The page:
"When properly prepared, olives like nuts supply the place of butter and flesh meats. Oil as eaten in the olive is far preferable to animal oil or fat. It serves as a laxative. Its use will be found beneficial to consumptives and it is healing to an inflamed, irritated stomach."

The olive contains more protein than any of the other common fruits, and with the exception of the alligator pear is the only one containing any appreciable amount of oil. Until within a few years we have been eating this valuable fruit in its unripe state, but now we get it, both imported and home grown, ripe. There is just as much difference between a ripe and green olive as between a ripe and green apple.

The ripe olive is black or dark brown in color (according to where it was grown) and has its full quota of oil. After one has eaten ripe olives for a time, the green ones will have a harsh, rank taste to him. It is also much easier to acquire a taste for the ripe olive. The large, luscious ones with meat as thick as that of a good sized plum are truly delightful.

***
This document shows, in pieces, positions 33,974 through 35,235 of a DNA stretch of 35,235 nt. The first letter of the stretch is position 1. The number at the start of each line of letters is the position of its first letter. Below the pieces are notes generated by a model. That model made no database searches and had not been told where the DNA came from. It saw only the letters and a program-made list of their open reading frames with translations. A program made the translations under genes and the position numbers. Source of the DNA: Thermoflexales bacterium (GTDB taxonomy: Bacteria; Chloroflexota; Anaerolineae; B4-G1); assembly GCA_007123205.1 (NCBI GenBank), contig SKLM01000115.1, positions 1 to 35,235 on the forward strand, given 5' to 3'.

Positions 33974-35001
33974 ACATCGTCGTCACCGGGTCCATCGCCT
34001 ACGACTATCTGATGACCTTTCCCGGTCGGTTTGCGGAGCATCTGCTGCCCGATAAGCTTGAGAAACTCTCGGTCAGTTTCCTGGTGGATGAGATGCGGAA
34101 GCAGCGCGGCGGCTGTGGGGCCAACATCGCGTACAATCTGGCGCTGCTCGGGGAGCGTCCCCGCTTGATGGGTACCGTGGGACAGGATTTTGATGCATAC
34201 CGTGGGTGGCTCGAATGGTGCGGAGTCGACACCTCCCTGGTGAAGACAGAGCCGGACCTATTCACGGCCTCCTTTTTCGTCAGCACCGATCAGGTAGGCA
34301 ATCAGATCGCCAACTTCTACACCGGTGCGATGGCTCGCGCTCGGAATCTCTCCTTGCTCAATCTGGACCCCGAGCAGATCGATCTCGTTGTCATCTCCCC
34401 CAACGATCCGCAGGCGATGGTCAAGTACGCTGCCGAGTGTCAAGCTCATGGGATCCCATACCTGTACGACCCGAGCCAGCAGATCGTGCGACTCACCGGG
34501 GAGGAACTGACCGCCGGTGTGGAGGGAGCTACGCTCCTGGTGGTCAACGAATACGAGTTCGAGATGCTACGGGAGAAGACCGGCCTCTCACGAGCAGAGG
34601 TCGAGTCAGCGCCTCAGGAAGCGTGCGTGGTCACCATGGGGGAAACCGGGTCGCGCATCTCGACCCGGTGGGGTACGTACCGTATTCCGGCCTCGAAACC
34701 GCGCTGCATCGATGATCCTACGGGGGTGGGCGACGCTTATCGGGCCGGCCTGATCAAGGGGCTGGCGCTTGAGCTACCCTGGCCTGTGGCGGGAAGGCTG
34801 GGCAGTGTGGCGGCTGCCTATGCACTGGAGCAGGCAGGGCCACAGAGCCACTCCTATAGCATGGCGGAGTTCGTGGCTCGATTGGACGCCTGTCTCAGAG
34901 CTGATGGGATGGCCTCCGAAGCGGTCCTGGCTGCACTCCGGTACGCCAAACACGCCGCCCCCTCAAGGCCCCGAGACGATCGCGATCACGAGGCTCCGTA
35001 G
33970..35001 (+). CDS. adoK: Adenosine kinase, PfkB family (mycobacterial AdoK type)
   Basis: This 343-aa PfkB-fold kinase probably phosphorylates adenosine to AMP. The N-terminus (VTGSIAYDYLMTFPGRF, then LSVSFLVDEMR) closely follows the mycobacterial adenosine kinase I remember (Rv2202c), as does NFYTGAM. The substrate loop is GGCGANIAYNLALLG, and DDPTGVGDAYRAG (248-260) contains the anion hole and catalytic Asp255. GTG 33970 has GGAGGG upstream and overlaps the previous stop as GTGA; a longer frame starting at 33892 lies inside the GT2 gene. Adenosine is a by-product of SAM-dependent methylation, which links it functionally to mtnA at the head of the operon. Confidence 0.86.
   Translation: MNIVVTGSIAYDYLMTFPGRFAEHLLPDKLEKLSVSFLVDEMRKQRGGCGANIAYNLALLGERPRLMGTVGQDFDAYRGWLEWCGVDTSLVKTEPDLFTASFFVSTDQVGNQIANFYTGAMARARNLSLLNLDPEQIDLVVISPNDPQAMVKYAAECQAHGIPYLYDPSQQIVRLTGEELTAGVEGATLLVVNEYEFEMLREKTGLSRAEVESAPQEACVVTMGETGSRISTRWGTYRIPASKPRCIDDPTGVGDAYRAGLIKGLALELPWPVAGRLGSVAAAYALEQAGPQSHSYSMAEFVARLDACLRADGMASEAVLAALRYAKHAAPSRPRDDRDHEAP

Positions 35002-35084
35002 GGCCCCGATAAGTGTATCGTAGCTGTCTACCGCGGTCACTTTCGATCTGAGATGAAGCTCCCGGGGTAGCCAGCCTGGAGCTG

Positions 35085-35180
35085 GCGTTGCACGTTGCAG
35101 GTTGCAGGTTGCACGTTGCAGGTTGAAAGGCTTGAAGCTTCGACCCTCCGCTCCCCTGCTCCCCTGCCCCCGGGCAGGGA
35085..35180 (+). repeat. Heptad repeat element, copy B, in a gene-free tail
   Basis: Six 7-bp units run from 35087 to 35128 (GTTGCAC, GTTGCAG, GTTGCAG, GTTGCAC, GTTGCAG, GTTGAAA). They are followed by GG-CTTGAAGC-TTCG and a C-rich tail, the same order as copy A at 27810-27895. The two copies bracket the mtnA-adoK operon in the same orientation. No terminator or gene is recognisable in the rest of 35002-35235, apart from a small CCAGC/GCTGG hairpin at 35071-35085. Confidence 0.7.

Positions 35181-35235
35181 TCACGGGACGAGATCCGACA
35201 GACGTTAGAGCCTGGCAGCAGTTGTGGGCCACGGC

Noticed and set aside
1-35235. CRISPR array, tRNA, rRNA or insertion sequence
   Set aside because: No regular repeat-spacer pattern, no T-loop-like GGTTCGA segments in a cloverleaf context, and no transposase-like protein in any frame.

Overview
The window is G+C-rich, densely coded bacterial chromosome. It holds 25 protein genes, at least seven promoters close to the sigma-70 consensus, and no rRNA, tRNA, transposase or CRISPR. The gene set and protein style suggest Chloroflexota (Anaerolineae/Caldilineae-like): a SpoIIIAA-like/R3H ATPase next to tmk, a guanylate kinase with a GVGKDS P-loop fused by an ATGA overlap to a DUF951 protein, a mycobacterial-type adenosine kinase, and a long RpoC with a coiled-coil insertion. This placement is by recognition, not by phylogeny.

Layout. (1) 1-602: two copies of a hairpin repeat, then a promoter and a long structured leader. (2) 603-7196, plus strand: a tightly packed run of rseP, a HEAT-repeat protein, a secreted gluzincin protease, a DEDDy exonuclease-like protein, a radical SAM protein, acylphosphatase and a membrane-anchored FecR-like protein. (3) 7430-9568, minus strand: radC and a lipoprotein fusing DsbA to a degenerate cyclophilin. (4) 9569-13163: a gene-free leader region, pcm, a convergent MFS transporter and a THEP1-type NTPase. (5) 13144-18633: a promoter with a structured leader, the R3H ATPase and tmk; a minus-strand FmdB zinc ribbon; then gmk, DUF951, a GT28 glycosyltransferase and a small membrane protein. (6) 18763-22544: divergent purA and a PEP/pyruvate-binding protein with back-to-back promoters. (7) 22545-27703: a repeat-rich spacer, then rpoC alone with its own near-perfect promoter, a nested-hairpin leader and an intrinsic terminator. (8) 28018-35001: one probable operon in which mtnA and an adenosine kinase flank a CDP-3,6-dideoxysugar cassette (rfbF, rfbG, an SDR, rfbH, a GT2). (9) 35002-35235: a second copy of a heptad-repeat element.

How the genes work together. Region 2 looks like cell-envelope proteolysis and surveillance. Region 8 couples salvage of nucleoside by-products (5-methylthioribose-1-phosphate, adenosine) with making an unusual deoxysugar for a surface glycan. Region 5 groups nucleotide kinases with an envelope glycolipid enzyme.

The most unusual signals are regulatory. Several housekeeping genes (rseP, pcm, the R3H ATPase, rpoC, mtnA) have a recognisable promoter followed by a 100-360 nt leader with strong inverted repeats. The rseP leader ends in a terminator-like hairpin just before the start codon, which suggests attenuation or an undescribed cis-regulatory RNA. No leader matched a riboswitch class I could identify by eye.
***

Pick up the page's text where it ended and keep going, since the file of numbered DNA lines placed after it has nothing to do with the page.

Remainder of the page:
Those hurried on to the eastern market from California before the holidays are not thoroughly ripened, but there are some growers who hold them until properly matured before gathering. Olives are better just soaked a little and eaten in that state than to be used in cooked dishes; but when used in soups or sauces, add without cooking just before serving.

Ripe olives are a valuable substitute for butter with bread, giving an emulsified oil instead of a free fat, with no germs of tuberculosis or other diseases.

The dried olives sold by Italian grocers require a long soaking and several changes of water. They, too, become stronger flavored by cooking. They are considerably cheaper than the bottled ones but much less delicate in flavor.